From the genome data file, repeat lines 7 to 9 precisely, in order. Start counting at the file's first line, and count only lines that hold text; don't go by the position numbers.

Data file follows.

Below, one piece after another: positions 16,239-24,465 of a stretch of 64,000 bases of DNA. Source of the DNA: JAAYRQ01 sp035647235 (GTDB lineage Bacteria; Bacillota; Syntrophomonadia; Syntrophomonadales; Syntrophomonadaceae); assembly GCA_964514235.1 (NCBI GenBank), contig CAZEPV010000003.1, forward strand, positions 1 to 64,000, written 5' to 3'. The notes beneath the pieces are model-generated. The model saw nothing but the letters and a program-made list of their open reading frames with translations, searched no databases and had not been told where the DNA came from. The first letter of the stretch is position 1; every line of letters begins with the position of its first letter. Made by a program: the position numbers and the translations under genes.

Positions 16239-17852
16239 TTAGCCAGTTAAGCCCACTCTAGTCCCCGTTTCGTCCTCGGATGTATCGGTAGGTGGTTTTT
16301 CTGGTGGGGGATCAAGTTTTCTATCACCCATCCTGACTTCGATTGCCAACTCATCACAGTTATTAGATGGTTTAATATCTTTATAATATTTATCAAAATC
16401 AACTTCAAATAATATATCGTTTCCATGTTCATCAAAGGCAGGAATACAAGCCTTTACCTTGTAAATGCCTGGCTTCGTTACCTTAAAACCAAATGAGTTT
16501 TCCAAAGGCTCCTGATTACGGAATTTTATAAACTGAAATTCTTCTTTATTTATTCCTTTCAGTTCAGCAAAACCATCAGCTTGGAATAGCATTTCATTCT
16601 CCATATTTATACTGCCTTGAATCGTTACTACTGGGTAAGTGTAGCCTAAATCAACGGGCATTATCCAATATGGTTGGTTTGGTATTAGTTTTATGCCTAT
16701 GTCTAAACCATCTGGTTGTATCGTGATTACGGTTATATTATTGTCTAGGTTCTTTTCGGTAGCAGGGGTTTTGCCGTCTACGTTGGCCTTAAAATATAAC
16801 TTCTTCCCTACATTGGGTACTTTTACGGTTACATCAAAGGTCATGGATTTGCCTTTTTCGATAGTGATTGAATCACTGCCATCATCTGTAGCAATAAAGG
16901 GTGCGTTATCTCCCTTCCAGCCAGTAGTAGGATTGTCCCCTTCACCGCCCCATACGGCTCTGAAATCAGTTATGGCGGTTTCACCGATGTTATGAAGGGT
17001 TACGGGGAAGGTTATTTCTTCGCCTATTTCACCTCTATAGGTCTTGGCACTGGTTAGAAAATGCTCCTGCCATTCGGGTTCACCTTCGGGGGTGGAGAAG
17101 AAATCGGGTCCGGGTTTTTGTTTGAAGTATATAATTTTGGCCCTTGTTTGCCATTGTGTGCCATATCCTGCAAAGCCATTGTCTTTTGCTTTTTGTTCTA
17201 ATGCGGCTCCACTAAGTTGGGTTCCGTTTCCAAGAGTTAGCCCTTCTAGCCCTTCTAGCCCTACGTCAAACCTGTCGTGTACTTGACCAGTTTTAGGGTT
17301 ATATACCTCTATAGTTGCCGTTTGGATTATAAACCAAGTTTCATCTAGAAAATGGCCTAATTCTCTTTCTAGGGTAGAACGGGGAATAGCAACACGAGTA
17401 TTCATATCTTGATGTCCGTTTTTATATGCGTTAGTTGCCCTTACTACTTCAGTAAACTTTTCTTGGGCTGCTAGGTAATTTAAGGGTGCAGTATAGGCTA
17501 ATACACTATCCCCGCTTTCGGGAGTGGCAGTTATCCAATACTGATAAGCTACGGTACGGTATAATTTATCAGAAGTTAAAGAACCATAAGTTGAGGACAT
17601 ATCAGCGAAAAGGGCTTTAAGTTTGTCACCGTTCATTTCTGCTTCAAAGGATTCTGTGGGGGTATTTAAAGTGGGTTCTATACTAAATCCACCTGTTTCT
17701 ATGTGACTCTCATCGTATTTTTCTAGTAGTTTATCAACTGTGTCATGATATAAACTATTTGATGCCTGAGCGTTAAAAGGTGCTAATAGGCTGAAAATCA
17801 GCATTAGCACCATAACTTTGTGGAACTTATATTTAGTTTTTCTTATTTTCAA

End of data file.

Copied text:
16601 CCATATTTATACTGCCTTGAATCGTTACTACTGGGTAAGTGTAGCCTAAATCAACGGGCATTATCCAATATGGTTGGTTTGGTATTAGTTTTATGCCTAT
16701 GTCTAAACCATCTGGTTGTATCGTGATTACGGTTATATTATTGTCTAGGTTCTTTTCGGTAGCAGGGGTTTTGCCGTCTACGTTGGCCTTAAAATATAAC
16801 TTCTTCCCTACATTGGGTACTTTTACGGTTACATCAAAGGTCATGGATTTGCCTTTTTCGATAGTGATTGAATCACTGCCATCATCTGTAGCAATAAAGG